When Critics Bash The Left

I have a question for all the biggies out there. You know, the critics who have three writing jobs and a blog and a book deal and a mansion in the Hollywood Hills–basically, your run of the mill big shot:

Why this incessant deriding of left-leaning sentiment in the arts?

Just two days ago, we posted about a line in Fred Kirshnit’s review of Into the Little Hill, which he censured for being “heavy handed in its political message.”

Then today, we find this line in good old Charlie Isherwood’s Times review of “The Black Eyed,” a new production at New York Theater Workshop. When praising one of the actor’s (Jeanine Serralles) performance, he trails off into this little barb:

“This endearingly unhinged character also leads us into some of the play’s overtly tendentious passages, unfortunately, as she imagines a day when “Palestinians are allowed the right to self-determination,” and “Iraqis are not killed so their oil can be stolen.”

Even in Sasha Freres Jone’s review of Tori Amos’ latest album, he labeled the first track Yo George (which includes the line “Where have we gone wrong, America?”) “a dicey gambit.” But dicey for whom? I don’t imagine many of Tori’s fans were like, Shut up about politics, bitch! It seems to be only dicey for those critics who think they know better than to let artists’ political frustrations enter the serious realm of artistic discourse. [I’m linking here to a crazy/beautiful discussion over at Post Classic!]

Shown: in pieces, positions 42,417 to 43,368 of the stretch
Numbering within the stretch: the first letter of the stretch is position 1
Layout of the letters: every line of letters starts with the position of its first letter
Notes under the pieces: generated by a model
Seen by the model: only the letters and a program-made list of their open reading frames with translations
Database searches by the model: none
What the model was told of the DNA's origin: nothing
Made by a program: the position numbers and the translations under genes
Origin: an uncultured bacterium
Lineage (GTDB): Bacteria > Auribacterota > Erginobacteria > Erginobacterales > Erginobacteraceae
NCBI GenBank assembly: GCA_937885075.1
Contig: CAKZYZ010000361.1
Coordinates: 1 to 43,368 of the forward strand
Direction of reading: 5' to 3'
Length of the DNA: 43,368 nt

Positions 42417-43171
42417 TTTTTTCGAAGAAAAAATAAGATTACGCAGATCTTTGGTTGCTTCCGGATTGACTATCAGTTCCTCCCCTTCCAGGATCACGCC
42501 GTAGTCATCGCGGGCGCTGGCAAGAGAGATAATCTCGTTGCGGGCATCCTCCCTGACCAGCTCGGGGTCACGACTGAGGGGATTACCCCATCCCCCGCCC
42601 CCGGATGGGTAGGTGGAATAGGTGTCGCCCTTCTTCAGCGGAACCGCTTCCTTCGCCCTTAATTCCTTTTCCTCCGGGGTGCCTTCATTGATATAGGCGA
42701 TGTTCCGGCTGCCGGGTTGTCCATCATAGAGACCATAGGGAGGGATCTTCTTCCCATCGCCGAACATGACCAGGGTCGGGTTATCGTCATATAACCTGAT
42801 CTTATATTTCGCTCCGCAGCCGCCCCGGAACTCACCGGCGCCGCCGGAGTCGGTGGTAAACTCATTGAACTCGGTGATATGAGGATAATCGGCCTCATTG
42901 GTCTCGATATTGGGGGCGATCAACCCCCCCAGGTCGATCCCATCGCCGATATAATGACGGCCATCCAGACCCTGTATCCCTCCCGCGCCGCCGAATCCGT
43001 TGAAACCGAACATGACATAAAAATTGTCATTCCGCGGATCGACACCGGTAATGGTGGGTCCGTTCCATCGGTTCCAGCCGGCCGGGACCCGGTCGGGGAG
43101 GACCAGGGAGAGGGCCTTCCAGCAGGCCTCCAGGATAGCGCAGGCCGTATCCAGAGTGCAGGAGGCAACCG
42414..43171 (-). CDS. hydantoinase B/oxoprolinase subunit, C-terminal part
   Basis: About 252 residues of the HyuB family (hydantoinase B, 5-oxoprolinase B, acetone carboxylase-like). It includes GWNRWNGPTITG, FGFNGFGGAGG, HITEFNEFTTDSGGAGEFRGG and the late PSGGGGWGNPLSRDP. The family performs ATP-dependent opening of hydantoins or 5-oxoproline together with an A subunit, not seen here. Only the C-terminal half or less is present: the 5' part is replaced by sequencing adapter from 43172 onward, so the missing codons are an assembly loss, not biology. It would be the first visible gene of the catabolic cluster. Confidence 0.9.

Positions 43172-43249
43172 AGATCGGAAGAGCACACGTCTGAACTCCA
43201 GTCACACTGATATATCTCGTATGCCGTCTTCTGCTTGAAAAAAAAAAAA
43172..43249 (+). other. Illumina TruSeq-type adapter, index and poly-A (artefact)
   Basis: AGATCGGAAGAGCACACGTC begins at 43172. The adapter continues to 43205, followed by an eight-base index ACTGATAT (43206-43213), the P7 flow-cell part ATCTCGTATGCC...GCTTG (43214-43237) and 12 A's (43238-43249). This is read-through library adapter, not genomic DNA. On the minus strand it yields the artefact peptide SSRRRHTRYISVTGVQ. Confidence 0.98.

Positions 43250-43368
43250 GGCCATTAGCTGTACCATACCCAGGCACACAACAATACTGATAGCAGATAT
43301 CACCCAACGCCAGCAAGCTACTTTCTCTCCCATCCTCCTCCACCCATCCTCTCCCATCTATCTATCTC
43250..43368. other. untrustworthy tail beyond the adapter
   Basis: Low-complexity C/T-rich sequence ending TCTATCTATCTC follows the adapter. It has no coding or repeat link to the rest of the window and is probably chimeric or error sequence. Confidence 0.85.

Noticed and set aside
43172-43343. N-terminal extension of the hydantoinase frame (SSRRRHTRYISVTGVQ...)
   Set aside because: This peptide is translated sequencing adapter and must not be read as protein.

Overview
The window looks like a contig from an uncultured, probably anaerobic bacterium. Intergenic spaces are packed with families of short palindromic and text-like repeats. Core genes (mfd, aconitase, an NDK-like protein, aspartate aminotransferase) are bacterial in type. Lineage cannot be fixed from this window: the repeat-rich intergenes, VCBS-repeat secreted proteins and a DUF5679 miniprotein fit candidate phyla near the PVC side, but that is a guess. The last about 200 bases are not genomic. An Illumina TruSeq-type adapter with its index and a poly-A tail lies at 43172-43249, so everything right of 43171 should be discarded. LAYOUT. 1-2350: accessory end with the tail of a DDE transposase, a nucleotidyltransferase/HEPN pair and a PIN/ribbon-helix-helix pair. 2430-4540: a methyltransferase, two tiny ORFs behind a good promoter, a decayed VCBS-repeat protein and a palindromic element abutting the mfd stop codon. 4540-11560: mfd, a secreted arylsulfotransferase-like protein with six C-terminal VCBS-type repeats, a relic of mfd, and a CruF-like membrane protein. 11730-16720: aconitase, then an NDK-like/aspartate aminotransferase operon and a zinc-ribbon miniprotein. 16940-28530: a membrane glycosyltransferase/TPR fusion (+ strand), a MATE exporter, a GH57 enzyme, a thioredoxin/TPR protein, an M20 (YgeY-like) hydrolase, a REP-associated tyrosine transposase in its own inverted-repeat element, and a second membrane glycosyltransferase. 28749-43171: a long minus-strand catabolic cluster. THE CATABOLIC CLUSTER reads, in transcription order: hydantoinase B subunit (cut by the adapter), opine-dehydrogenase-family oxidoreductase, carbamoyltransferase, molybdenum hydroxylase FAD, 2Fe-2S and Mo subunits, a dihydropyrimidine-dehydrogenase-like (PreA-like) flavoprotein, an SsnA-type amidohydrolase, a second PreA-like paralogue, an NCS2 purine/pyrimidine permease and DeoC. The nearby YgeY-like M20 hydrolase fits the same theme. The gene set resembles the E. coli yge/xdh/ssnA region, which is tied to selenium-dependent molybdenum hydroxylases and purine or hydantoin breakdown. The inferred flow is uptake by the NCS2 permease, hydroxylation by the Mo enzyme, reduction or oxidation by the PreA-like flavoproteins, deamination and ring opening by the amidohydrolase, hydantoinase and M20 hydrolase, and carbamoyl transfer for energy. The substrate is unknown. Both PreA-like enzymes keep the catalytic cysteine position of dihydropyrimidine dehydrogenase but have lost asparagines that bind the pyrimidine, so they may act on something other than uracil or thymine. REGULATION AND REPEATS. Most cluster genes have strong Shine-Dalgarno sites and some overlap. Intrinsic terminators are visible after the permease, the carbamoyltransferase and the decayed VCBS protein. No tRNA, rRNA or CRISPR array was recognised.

Is it possible for a work of art to lean left without critics explicitly voicing a sort of de rigueur attitude against it?

If critics are attempting to be non-partisan, then why openly disparage it? Why not just not mention it?

It sounds from his review that Isherwood thought “The Black Eyed” was rather interesting theater. So what makes this moment not work, other than that serious-minded critics know better than to fall for some left-winger’s “tendentious” propaganda?



I think I should make a point that this kind of trend is especially unfortunate when you take into account the concurrent trend of critics not to draw any associations between art/performance and our nations the current climate of war. This basically sets a precedent that, critics will only talk about politics if they’re disparaging an artist for bringing it up.


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